Podcast: This bull market still has legs

Jeremy Schwartz, CFA, Director of Research, WisdomTree Asset Management

On a recent “Behind the Markets” podcast, we discussed the market outlook with Ed Mills, political strategist at Raymond James, and Tom Lee, founder of Fundstrat Global Advisors.

Mills believes we will come to a resolution on the China trade-war dynamics, but this ultimately will take longer than many expect.


Mills pointed out that, earlier this year, the market expected the trade deal to be completed before the midterms, that it would not cause disruptions to supply chains and that Trump’s tariffs ultimately would not be enforced. On all three issues, the market got it wrong.

He sees the Chinese deal being much more difficult—we are asking the Chinese to change their industrial policy, and while Mills believes China would be happy to “write a check” to get out of this bind, he does not see them changing their overall economic approach and thinks the situation will get worse before it gets better. A resolution could be years away.

Second Wind

In the second half of the podcast, we discussed some longer-term thematic opportunities on which Lee is focused. One of the reasons I invited Lee on the program was because I saw a headline last week that said he was wildly bullish in the short-run, so I wanted to see what catalysts prompted that view.

Lee saw indiscriminate selling in October that reached a level that almost always indicates a bottom in selling during bull markets. Lee admitted there are many worries and issues the market must confront, but he said that he sees a double-digit rally coming.

In terms of a broader thematic idea, Lee also believes we are in the midst of a broader shift to the value-style investing approach, which can last 10 to 15 years.

Asset Light

One of the drivers in this are “asset-light” businesses that did well during falling inflation environments that we’ve seen since 1980, compared with the “asset-heavy” businesses that do better during rising inflation. Asset-intensive businesses with high debt and assets on the balance sheet are rewarded more with inflation.

Lee sees a lot of the rotation between, for example, Health Care (an asset-light sector) and Financials (an asset-heavy sector) being explained by the difference in trends for inflation.

He also sees technology companies being in more of a traditional value sector and sees some of technology companies becoming more asset heavy in the future; a showdown could be coming between Financials- and Technology-sector companies as tech companies continue to invade the Financials sector.

Some of the other broader trends we discussed with Lee included:

  • The underlying trends toward automation and why a global shortage of workers is going to make automation-oriented companies an absolute necessity.
  • The impact of millennials on the longer-term economy and buying trends. 2018 was the first year that millennials earned more income than when they were dependents, and he sees this group as making up a super-productive workforce. He also sees them driving the housing sector over the next 10 years, with a pickup in home-buying going into 2026.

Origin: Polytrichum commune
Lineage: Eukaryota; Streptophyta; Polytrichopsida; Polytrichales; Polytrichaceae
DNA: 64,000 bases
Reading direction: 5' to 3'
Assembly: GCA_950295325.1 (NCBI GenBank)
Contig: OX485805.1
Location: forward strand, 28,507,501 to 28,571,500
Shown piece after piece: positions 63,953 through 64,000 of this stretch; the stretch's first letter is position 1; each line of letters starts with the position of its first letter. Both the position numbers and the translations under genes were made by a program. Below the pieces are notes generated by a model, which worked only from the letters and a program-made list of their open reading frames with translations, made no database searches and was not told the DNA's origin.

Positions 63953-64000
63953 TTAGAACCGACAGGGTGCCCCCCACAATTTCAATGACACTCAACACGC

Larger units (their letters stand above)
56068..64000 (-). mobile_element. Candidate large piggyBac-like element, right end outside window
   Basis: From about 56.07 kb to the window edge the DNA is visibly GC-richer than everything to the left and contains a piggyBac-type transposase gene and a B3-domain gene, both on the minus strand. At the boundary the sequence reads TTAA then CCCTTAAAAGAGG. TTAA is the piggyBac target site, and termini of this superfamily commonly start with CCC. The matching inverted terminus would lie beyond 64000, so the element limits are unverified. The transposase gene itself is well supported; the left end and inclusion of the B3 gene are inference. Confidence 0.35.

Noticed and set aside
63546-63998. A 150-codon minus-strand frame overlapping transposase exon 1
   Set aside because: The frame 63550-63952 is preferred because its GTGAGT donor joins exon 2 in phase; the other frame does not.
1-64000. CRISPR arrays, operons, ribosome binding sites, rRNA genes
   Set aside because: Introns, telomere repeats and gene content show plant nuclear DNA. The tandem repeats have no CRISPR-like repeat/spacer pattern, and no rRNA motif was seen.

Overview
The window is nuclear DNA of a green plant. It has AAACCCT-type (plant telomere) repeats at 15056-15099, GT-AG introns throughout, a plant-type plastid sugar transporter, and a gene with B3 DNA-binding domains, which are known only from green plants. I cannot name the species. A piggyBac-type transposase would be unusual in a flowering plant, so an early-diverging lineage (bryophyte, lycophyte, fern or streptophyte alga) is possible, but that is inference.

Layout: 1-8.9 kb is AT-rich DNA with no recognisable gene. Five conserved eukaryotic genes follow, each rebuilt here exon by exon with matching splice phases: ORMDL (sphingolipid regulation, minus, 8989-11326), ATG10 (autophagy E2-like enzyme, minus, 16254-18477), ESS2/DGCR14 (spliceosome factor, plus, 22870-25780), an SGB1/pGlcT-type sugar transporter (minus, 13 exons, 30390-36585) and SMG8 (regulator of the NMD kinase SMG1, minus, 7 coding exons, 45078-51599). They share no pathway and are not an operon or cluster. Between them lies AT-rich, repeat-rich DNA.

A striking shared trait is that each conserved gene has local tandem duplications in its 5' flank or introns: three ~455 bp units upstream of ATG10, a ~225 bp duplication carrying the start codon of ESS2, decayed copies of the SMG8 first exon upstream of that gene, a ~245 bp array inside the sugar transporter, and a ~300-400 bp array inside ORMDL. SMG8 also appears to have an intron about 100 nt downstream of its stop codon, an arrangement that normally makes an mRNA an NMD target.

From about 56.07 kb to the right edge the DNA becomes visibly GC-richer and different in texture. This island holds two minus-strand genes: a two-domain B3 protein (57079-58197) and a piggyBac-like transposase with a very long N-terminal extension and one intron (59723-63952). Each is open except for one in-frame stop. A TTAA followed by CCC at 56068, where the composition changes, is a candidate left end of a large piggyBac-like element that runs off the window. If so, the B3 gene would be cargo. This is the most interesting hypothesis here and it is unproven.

• We also discussed blockchain technology and the use case for cryptocurrencies. Lee sees cryptocurrencies as way more than some fad and believes they will have ramifications across the financial system.

This was a great conversation on both short-term and long-term market implications, and I encourage you to listen to the full conversation below:

Versions of this article first appeared on the WisdomTree blog and SeekingAlpha on November 6, 2018.

Photo Credit: Prayitno via Flickr Creative Commons

Disclosure: Certain of the information contained in this article is based upon forward-looking statements, information and opinions, including descriptions of anticipated market changes and expectations of future activity. WisdomTree believes that such statements, information, and opinions are based upon reasonable estimates and assumptions. However, forward-looking statements, information and opinions are inherently uncertain and actual events or results may differ materially from those reflected in the forward-looking statements. Therefore, undue reliance should not be placed on such forward-looking statements, information and opinions.

About the Author: Jeremy Schwartz, CFA, Director of Research, WisdomTree Asset Management is responsible for the WisdomTree equity index construction process and oversees research across the WisdomTree family. Prior to joining WisdomTree, Jeremy was Professor Jeremy Siegel’s head research assistant and helped with the research and writing of Stocks for the Long Run and The Future for Investors. He is also co-author of the Financial Analysts Journal paper “What Happened to the Original Stocks in the S&P 500?” Jeremy is a graduate of The Wharton School of the University of Pennsylvania and currently stays involved with Wharton by hosting the Wharton Business Radio program “Behind the Markets” on SiriusXM 111.